Award ID(s):
 1812063
 NSFPAR ID:
 10390267
 Date Published:
 Journal Name:
 Annual Review of Statistics and Its Application
 Volume:
 10
 Issue:
 1
 ISSN:
 23268298
 Format(s):
 Medium: X
 Sponsoring Org:
 National Science Foundation
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A bstract It is widely expected that systems which fully thermalize are chaotic in the sense of exhibiting randommatrix statistics of their energy level spacings, whereas integrable systems exhibit Poissonian statistics. In this paper, we investigate a third class: spin glasses. These systems are partially chaotic but do not achieve full thermalization due to large free energy barriers. We examine the level spacing statistics of a canonical infiniterange quantum spin glass, the quantum p spherical model, using an analytic path integral approach. We find statistics consistent with a direct sum of independent random matrices, and show that the number of such matrices is equal to the number of distinct metastable configurations — the exponential of the spin glass “complexity” as obtained from the quantum ThoulessAndersonPalmer equations. We also consider the statistical properties of the complexity itself and identify a set of contributions to the path integral which suggest a Poissonian distribution for the number of metastable configurations. Our results show that level spacing statistics can probe the ergodicitybreaking in quantum spin glasses and provide a way to generalize the notion of spin glass complexity beyond models with a semiclassical limit.more » « less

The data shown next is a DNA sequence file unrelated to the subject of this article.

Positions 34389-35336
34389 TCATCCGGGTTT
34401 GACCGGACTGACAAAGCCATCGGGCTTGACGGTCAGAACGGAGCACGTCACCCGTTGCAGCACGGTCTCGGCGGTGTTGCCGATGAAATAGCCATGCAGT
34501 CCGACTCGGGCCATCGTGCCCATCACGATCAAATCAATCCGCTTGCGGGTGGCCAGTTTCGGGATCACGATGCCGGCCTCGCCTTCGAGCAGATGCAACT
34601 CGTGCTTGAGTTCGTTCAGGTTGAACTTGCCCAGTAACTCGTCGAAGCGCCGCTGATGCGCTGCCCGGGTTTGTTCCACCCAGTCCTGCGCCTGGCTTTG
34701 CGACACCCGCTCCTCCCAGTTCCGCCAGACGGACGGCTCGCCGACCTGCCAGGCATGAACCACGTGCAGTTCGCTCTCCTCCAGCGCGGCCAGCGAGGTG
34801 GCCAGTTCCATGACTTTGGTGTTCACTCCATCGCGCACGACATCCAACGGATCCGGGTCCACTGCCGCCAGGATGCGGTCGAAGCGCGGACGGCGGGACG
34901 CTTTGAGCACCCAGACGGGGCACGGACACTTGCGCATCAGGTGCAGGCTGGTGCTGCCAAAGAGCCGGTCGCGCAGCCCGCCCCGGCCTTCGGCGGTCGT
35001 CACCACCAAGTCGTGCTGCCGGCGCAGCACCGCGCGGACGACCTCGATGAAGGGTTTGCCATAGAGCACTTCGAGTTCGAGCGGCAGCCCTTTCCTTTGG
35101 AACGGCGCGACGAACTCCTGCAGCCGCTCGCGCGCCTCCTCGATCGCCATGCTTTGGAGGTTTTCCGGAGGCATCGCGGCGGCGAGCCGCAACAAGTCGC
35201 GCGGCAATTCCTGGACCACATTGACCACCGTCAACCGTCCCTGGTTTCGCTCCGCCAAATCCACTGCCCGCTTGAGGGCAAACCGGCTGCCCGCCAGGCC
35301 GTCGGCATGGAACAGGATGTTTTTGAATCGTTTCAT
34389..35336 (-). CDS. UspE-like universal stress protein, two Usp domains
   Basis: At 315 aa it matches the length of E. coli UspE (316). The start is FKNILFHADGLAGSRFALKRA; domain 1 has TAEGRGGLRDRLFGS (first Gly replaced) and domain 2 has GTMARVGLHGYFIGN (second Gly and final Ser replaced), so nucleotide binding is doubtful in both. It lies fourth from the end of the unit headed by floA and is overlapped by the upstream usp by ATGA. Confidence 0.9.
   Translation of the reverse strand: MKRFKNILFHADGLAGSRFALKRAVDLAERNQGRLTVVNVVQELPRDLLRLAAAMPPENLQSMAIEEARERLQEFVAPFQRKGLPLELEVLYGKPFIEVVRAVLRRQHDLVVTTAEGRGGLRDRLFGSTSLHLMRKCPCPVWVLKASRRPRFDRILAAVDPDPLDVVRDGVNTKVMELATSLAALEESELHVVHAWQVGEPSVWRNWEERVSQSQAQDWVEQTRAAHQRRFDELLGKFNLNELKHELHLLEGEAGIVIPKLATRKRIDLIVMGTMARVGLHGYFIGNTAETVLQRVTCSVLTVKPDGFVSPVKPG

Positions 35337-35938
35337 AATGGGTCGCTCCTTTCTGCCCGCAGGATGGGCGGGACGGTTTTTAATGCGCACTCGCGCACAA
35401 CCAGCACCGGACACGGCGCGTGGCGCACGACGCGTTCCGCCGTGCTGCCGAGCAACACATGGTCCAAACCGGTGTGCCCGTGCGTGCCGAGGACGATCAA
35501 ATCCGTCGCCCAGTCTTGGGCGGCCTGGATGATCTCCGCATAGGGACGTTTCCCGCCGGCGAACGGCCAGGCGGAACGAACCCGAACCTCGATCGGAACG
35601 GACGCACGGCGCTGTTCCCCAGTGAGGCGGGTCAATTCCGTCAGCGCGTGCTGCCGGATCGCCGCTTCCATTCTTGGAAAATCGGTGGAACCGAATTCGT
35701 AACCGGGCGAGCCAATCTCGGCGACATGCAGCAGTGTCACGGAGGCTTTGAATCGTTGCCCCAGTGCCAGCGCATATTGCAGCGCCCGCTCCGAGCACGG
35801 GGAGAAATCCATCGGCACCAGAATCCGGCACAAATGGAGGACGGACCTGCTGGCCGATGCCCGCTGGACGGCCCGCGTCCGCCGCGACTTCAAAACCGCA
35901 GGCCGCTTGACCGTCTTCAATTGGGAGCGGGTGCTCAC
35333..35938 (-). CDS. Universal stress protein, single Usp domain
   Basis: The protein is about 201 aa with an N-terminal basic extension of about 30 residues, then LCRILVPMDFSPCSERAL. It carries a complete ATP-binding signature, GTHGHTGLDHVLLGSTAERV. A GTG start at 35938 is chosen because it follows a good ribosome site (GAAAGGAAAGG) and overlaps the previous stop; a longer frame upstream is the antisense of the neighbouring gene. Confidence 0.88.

Abstract Meta‐analysis is a statistical methodology for combining information from diverse sources so that a more reliable and efficient conclusion can be reached. It can be conducted by either synthesizing study‐level summary statistics or drawing inference from an overarching model for individual participant data (IPD) if available. The latter is often viewed as the “gold standard.” For random‐effects models, however, it remains not fully understood whether the use of IPD indeed gains efficiency over summary statistics. In this paper, we examine the relative efficiency of the two methods under a general likelihood inference setting. We show theoretically and numerically that summary‐statistics‐based analysis is
at most as efficient as IPD analysis, provided that the random effects follow the Gaussian distribution, and maximum likelihood estimation is used to obtain summary statistics. More specifically, (i) the two methods are equivalent in an asymptotic sense; and (ii) summary‐statistics‐based inference can incur an appreciable loss of efficiency if the sample sizes are not sufficiently large. Our results are established under the assumption that the between‐study heterogeneity parameter remains constant regardless of the sample sizes, which is different from a previous study. Our findings are confirmed by the analyses of simulated data sets and a real‐world study of alcohol interventions.